Teach and talk: encouraging student dialogue in class
Dialogic validation is about making students aware of the value their ideas bring to the classroom. Roehl Sybing discusses three simple principles that teachers can adopt to get students talking
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The traditional notion of “teacher talk” positions teachers as experts who impart their knowledge to students, who are novices in the subjects they are taught. If this were the most effective approach, then all learning could be reduced to online videos and instruction manuals. However, meaningful formal education requires a more engaged form of teaching and learning to prepare students for real-world challenges.
Dialogic validation is about making students aware of the value their ideas bring to the classroom. Collaborative interaction between teachers and students can foster a meaningful dialogue that aids the mastery of essential knowledge and skills. But how can we persuade students to contribute their voices to the classroom talk?
In my research, recently published in the journal Classroom Discourse, I explore the notion of dialogic validation and its implementation in classrooms.
- Resource collection: Working with students to co-create their education
- Successful classroom discussions begin long before anyone speaks
- Co-creating with students: practical considerations and approaches
Teachers rely on students’ voices to gauge their understanding of the subject. This helps them adapt their teaching methods to meet students where they are and guide them towards mastery of the subject matter. This task can prove challenging as, by default, the classroom regards the teacher’s knowledge as most valuable. However, effective instruction can make students aware that their ideas and perspectives also have worth. People are more likely to speak out about ideas they consider to have value, research on language commodification shows. Therefore, the essential goal of dialogic validation is for teachers to acknowledge the language and ideas students come up with that are appealing, interesting or otherwise important in the context of classroom interaction.
Dialogic validation, however, is a little more complicated than simply telling students that what they say is important. There are three principles to keep in mind:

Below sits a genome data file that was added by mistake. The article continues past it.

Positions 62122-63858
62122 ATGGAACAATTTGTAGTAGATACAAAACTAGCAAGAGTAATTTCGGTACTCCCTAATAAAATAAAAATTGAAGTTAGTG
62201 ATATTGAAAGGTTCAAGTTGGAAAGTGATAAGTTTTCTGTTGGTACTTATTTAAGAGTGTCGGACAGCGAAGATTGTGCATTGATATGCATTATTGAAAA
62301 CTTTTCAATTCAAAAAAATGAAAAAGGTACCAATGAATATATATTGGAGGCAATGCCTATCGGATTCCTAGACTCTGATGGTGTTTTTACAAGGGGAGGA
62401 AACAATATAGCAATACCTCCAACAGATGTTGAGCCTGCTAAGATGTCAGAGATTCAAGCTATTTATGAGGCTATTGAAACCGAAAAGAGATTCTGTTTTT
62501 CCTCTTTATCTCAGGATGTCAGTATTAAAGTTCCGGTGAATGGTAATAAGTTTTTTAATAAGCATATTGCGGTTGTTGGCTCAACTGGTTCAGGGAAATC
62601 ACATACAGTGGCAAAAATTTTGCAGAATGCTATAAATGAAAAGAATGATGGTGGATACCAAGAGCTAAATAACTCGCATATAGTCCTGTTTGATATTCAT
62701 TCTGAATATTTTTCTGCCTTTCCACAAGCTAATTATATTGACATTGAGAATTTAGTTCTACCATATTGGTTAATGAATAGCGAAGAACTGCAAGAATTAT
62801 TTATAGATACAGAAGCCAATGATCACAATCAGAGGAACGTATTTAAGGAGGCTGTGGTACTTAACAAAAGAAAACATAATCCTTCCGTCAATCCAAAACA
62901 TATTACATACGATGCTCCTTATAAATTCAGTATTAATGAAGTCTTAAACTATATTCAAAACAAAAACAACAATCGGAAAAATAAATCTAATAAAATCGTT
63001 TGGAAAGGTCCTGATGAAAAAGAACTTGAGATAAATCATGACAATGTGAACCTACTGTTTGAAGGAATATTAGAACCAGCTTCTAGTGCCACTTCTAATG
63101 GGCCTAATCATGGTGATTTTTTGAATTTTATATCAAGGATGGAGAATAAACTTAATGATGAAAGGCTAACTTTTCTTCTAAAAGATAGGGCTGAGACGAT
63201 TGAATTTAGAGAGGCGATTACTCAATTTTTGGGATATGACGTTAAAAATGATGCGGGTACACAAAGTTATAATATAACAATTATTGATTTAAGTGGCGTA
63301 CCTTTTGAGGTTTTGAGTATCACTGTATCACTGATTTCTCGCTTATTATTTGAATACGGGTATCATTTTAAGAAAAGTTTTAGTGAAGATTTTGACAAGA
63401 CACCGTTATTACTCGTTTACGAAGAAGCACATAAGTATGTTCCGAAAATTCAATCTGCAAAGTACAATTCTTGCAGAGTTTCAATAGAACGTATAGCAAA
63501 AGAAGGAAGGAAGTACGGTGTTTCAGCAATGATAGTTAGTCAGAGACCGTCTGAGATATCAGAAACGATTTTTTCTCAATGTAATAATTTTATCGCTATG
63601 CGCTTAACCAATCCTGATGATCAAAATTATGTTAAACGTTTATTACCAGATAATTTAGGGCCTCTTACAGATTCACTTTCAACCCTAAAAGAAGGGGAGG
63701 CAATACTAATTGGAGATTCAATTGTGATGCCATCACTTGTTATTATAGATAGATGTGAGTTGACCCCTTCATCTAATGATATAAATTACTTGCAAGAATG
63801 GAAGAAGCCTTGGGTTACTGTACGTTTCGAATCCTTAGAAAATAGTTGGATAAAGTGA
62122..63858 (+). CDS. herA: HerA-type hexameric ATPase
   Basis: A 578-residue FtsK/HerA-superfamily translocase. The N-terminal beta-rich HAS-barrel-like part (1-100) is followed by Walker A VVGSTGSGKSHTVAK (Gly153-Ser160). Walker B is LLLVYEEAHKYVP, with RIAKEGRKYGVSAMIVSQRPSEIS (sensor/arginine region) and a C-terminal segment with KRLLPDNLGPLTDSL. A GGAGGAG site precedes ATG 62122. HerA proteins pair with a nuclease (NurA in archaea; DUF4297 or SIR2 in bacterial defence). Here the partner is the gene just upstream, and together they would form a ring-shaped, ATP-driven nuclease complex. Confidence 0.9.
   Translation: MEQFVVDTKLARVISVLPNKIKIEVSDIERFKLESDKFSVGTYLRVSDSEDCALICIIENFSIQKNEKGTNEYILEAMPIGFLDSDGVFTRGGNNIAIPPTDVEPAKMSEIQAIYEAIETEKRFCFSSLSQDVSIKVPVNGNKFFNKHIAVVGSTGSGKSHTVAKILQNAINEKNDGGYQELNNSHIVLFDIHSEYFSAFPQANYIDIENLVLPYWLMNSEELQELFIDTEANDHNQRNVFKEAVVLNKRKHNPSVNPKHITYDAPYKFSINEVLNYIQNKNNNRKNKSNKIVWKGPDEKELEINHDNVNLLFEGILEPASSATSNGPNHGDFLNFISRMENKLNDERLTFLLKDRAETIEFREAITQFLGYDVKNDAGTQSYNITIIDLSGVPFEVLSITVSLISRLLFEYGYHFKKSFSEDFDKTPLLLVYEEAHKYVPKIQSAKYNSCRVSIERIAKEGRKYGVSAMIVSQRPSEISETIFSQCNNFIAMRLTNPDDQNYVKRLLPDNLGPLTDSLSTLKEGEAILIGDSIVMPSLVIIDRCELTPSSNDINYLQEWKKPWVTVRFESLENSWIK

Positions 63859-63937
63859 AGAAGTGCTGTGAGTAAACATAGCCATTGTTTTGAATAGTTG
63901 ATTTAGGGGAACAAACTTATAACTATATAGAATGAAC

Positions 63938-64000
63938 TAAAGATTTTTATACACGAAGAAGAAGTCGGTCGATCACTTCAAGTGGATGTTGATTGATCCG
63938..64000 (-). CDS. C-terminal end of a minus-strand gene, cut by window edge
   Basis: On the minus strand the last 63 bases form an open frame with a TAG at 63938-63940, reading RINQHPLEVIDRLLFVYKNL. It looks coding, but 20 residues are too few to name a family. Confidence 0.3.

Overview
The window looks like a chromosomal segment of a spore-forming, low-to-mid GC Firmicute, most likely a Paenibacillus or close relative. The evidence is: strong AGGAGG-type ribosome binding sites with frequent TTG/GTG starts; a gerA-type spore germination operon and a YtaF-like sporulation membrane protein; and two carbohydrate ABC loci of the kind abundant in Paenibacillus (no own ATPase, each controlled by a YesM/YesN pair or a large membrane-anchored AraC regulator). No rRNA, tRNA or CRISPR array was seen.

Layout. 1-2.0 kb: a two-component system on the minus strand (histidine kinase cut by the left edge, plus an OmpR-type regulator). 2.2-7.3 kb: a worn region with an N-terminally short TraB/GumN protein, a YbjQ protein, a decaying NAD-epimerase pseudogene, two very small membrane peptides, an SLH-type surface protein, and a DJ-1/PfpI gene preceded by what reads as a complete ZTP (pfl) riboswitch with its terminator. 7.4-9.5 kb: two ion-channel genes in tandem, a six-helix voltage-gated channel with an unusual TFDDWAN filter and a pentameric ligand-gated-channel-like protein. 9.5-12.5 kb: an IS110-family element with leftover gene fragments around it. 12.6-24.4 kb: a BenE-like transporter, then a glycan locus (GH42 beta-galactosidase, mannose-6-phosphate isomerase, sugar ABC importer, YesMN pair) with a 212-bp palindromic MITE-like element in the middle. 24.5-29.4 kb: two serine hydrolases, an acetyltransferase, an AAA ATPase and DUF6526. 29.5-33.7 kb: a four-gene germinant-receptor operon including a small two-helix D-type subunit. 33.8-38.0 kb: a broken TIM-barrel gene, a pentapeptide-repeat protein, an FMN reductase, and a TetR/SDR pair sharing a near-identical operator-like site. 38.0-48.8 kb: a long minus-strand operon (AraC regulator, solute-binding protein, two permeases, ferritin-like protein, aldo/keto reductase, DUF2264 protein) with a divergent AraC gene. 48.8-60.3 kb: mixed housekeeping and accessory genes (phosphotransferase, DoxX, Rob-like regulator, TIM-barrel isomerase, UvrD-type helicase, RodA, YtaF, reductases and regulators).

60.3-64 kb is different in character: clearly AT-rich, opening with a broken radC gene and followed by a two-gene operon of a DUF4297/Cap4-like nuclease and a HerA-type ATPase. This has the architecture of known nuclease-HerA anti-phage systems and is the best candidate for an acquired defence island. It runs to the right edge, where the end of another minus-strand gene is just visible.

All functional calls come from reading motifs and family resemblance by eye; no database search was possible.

Learn what your students know. Think of classroom interactions between the teacher and the students as a room that fills up with ideas. If the teacher’s ideas occupy a large part of the interaction, there is less space for the students’ ideas. However, this doesn’t mean that the teacher has to hide their expertise, just that their expertise should share the room with their students’ knowledge. Teachers should consider how their instruction elicits what their students know and find familiar. What ideas can the subject matter provoke in students? Does the book the class is reading together remind them of a movie, a famous celebrity, or something that happened in their personal lives? How is the maths concept at the centre of the day’s lesson relevant to daily life outside the classroom?
Centre what your students know. Simply knowing where the students are coming from is not enough. The knowledge needs to be a part of the classroom interaction. Marginalised students are likely to be hesitant to speak up in the first place, fearing that what they know might be rejected or devalued. In response to this fear, dialogic validation goes one step further than mere elicitation and actively engages the ideas that students bring to the interaction. It can be as simple as a verbal affirmation (“That’s a great point, I haven’t thought about it that way!”), or it can be something that is used to shape the ensuing dialogue (“I love that, let’s imagine the situation that she described and discuss the problem in groups”).
Build on what your students know. The last challenge in dialogic validation is to tie the classroom interaction back to the subject matter knowledge. While centring students’ knowledge helps make them feel affirmed and valued, a relevant relationship should be established between what they know and the knowledge the teacher is trying to impart. How do the elements of the students’ favourite movie parallel the messages of the book they are reading? What have students learned about real life after trying to apply the maths concept to the situation they discussed? By answering such questions, an effective dialogic teacher validates not only the students’ role in the classroom but also their place in the larger body of knowledge.
The discussion of dialogic validation should prompt educators to consider how much of their teacher talk is about telling students what they should know and how much is about making students aware of what they know. Note that classroom dialogue is less about compelling students to speak and more about having their ideas come to the surface so that everyone in the classroom can interact meaningfully, with productive results. In the end, everyone, teacher and student alike, is an expert on something; an effective teacher validates their students’ expertise to encourage their participation in the dialogue.
Roehl Sybing is an assistant professor at Doshisha University.
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Read the full research paper by Roehl Sybing: "Dialogic validation: a discourse analysis for conceptual development within dialogic classroom interaction".